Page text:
Chesterton Tribune



Burns Harbor Town Council approves tax abatement for ArcelorMittal power house

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Showing appreciation for what AcelorMittal brings to the town, the Burns Harbor Town Council honored the steelmaking facility’s request for a ten-year tax abatement for a major rebuild of its “power house.”

Managers Susan Zlajic and Carl Pfeifer said the investment would be $80 million for phase A over two years. The phase consists of rehabilitating four boilers, two of the turbine generators, one turbo blower and a reverse osmosis water treatment plant.

The power house creates steam energy for the plant and the goal is to improve the reliability of equipment, Pfeifer said.

The project won’t add any permanent jobs or salaries, Pfeifer said, but local construction firms will be hired for the work. The plant intends to keep its number of employees at 650.

The abatement would start once after the project is complete in October 2018, in time for the 2019 pay 2020 assessment year. The equipment’s assessed value is said to be $32 million.

For the first three years, the abatement would be 100 percent, 75 percent for years four and five, and 50 percent for the final five years.

Making the motion to approve the abatement was Town Council member Eric Hull, who was appreciative of the role the plant plays in the town and was happy to assist it.

“I’m glad to see you are able to talk to us. Please let us know if there ever is something else we can help you with,” Hull told the ArcelorMittal representatives in the audience.

All Council members voted in favor of Hull’s motion.

This is the second tax abatement granted to ArcelorMittal in the last two years. The previous Town Council in April 2015 voted 4-0 in favor of a ten-year abatement on three different projects -- a stacker reclaimer replacement, a rebuild of the No. 12 boiler and a caster mold rehabilitation -- totaling $51 million in new investments.

Indiana Flame abatement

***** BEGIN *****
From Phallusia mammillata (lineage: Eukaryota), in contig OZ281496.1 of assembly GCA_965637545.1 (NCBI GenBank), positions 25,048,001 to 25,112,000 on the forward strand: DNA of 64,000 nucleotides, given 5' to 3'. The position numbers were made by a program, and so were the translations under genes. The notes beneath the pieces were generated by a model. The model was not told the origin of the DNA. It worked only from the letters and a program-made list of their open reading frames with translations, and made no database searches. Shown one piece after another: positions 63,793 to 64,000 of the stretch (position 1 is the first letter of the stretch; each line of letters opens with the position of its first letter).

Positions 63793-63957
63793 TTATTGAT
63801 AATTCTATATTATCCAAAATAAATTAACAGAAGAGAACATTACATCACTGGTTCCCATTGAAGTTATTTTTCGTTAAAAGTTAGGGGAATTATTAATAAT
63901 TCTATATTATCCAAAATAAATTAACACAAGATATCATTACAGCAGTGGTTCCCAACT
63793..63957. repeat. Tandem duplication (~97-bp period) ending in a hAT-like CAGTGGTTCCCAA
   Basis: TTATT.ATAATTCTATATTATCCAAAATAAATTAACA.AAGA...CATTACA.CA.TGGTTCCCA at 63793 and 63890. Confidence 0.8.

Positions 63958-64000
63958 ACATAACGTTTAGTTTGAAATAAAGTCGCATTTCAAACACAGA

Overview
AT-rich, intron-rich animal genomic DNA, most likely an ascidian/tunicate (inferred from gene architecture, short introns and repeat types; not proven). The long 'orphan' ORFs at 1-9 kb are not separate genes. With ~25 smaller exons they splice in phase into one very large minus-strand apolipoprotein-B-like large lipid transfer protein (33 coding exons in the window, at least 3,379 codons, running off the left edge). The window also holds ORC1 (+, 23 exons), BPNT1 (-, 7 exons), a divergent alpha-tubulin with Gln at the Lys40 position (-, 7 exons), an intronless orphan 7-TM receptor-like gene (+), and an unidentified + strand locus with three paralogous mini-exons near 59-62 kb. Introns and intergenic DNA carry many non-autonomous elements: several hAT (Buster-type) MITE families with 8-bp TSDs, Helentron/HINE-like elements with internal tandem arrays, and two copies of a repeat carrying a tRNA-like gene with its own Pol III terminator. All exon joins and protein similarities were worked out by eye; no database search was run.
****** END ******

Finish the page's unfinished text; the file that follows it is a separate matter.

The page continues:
In another matter involving abatements Wednesday, the Council voted unanimously to accept Indiana Flame Services’ most recent compliance form for its five-year abatement, although the number of employees is less than the company said it would try maintain.

IFS was awarded an abatement in 2013 when it estimated that the company would retain 42 employees with an increase of $203,000 in wages for the five-year period.

The Council saw the numbers at its meeting last month with IFS reporting it had 36 employees and tabled the compliance form until IFS could explain the discrepancy.

Representing the company on Wednesday, Jim Derkos indicated the drop in employees is due to an unanticipated slowdown in production. The company, which specializes in steelmaking, has had fewer tons in scarfing, cutting and slitting compared to the numbers in 2012 and 2013. The decrease began in 2014 and is still in decline.

IFS employed 42 workers in 2013, 44 in 2014, 37 in 2015 and 36 in 2016.

Derkos said however that even though the average number of tons processed by each employee has diminished, the company has managed to increase the average salary, from $54,755 in 2012 to $57,904 in 2016.

“We tried to keep up our production but we couldn’t handle 42 full-time employees. We don’t know what production will be in the next few years,” he said.

Seeing that the average employee salary has risen despite the drop in production, the Council agreed to pass IFS’ abatement along for another year.

Hull said he didn’t feel it was necessary to deny the abatement when IFS is doing what they can with production.

The Council put in place a resolution that requires businesses with abatements to submit compliance forms to the Town first and require that the Council President sign them before they go to the County Assessor and Auditor offices.

Redevelopment ordinance

In addition to the two abatement resolutions, the Council passed 5-0 an ordinance amending text in the ordinance structuring the Town’s Redevelopment Commission.

Changes in the state law now make it permissible for school boards to appoint a citizen to the commission that does not have to be a school board member and that language will be included in Burns Harbor’s ordinance. Also, all members will be appointed to one-year terms.


Posted 7/14/2016






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